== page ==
13. Characterization of superconductors with artificial pinning microstructures

    SciTech Connect

    Dietderich, D.R.; Scanlan, R.M.

    1994-10-01

    Extension of the APC approach to Nb{sub 3}Sn requires that a second phase be introduced into the Nb{sub 3}S reaction layer with the intent of increasing the volume pinning strength. This can be achieved by either the refinement of the Nb{sub 3}S grains due to the presence of a second phase or by the second phase itself pinning flux. If a bronze-type process is to be used a different addition than Zr is required since internal oxidation of Nb is not possible. The criteria for elements to be candidates for the APC approach are discussed. The results for one of the candidates (Ag) show that it is not incorporated into the Nb{sub 3}S, however, its addition did increase the growth rate.

  14. Dynamics of rotating superfluid systems with pinning

    SciTech Connect

    Sedrakyan, A.D.; Sedrakyan, D.M.

    1995-08-01

    Equations describing the dynamics of motion of superfluid systems with pinning are derived, and analytical solutions of these equations are established for the case where the difference between the angular velocities of the superfluid and normal components is small. The solutions can be used to explain the time-dependent behavior of the angular velocity of the Vela pulsar. It is shown that vortex pinning in the period between two consecutive jumps in the pulsar angular velocity can redistribute the vortex number density so as to produce both the observed jump and the after-jump relaxation of the pulsar. For one thing, the formulas obtained are shown to provide an explanation of the 1988 Christmas discontinuity in the angular velocity of the Vela pulsar. 8 refs.

  15. Scroll waves pinned to moving heterogeneities

    NASA Astrophysics Data System (ADS)

    Ke, Hua; Zhang, Zhihui; Steinbock, Oliver

    2015-03-01

    Three-dimensional excitable systems can self-organize vortex patterns that rotate around one-dimensional phase singularities called filaments. In experiments with the Belousov-Zhabotinsky reaction and numerical simulations, we pin these scroll waves to translating inert cylinders and demonstrate the controlled repositioning of their rotation centers. If the pinning site extends only along a portion of the filament, the phase singularity is stretched out along the trajectory of the heterogeneity, which effectively writes the singularity into the system. Its trailing end point follows the heterogeneity with a lower velocity. This velocity, its dependence on the placement of the anchor, and the shape of the filament are explained by a curvature flow model.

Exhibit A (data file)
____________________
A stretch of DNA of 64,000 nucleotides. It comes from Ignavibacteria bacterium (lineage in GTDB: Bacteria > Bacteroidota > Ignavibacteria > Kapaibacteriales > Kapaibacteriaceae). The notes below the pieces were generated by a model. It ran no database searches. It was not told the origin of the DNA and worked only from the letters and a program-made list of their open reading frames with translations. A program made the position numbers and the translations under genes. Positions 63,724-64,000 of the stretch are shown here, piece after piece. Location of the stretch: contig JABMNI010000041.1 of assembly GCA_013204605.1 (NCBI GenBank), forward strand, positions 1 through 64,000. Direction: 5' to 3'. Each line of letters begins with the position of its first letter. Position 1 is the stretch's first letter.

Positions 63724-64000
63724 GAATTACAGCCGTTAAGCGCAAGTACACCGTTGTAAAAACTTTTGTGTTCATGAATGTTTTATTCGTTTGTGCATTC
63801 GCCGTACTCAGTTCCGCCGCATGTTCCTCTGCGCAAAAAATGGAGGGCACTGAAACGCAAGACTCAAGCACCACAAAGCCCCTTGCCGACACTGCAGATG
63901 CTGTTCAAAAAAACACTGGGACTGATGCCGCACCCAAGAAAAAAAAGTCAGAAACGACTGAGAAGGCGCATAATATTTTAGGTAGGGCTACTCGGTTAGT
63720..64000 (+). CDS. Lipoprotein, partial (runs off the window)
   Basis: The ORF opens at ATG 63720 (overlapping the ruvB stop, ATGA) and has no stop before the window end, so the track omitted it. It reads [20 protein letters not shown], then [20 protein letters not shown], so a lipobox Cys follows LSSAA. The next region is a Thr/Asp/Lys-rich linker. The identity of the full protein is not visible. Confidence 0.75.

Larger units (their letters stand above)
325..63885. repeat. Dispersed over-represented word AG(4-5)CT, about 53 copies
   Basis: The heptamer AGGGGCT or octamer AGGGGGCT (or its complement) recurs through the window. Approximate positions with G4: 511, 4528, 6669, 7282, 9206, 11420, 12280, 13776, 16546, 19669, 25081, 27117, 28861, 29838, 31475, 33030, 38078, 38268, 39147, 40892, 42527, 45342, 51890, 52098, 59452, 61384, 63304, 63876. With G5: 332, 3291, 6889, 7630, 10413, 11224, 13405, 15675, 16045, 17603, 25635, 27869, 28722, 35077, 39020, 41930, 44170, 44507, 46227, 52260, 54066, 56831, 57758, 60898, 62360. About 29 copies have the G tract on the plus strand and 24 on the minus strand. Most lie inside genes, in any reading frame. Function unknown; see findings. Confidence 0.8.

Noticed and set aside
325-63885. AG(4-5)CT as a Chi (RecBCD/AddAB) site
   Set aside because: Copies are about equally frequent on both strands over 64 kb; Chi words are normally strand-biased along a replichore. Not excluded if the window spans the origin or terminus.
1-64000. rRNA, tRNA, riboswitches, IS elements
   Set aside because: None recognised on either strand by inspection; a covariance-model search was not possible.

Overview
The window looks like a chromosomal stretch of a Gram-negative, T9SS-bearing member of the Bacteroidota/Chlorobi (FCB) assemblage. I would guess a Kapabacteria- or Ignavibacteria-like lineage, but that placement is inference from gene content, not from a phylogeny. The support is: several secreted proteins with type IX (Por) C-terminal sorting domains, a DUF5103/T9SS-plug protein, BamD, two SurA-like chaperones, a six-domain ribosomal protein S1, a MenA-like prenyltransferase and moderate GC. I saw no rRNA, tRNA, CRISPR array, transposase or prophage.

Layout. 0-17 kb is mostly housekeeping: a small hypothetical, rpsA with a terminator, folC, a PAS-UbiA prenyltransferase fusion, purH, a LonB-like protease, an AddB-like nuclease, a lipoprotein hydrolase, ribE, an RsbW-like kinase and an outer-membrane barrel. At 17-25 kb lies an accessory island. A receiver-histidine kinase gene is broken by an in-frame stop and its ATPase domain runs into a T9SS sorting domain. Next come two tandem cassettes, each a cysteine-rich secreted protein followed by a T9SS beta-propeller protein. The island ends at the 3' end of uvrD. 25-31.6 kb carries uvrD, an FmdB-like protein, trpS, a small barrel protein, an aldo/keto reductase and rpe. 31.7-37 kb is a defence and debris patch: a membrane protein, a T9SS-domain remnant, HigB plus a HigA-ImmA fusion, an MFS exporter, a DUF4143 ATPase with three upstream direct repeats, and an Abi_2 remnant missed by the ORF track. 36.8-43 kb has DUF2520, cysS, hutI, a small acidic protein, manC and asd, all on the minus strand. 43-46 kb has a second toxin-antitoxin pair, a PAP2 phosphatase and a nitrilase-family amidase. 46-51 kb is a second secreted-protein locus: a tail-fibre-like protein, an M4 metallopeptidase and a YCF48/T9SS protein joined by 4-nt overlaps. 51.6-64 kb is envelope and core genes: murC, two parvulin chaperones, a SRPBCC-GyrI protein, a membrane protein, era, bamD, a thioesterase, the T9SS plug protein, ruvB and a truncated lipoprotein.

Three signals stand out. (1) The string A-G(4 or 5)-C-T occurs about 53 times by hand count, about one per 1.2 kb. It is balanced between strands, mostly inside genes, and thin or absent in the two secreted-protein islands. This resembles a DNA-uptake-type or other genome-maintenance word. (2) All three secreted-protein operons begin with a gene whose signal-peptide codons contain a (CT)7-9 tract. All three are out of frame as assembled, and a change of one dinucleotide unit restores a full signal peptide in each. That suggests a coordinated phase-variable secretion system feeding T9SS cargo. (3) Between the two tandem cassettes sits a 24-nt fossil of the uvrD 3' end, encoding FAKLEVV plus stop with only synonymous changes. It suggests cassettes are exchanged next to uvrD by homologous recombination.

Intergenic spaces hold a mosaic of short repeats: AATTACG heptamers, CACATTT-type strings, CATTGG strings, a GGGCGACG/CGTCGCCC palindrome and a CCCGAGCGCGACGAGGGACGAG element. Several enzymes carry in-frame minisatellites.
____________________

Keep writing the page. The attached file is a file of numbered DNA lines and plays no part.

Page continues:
16. Fabrication of NRD-guide PIN switch

    NASA Astrophysics Data System (ADS)

    Serizawa, Y.; Nishida, S.; Yoneyama, T.

    1986-04-01

    A novel type of NRD-guide PIN switch is developed for millimeter wave use. An emphasis is placed on the design of a compact, rigid and reliable diode mount structure. The fabricated switch exhibits 1.5 to 2.0 dB insertion loss and more than 25 dB isolation over 2 GHz bandwidth at center frequency of 35 GHz.

  17. Rotary pin-in-maze discriminator

    DOEpatents

    Benavides, G.L.

    1997-05-06

    A discriminator apparatus and method that discriminates between a unique signal and any other (incorrect) signal are disclosed. The unique signal is a sequence of events; each event can assume one of two possible event states. Given the unique signal, a maze wheel is allowed to rotate fully in one direction. Given an incorrect signal, both the maze wheel and a pin wheel lock in position. 4 figs.

  18. Timing analysis of PWR fuel pin failures

    SciTech Connect

    Jones, K.R.; Wade, N.L.; Katsma, K.R.; Siefken, L.J. ); Straka, M. )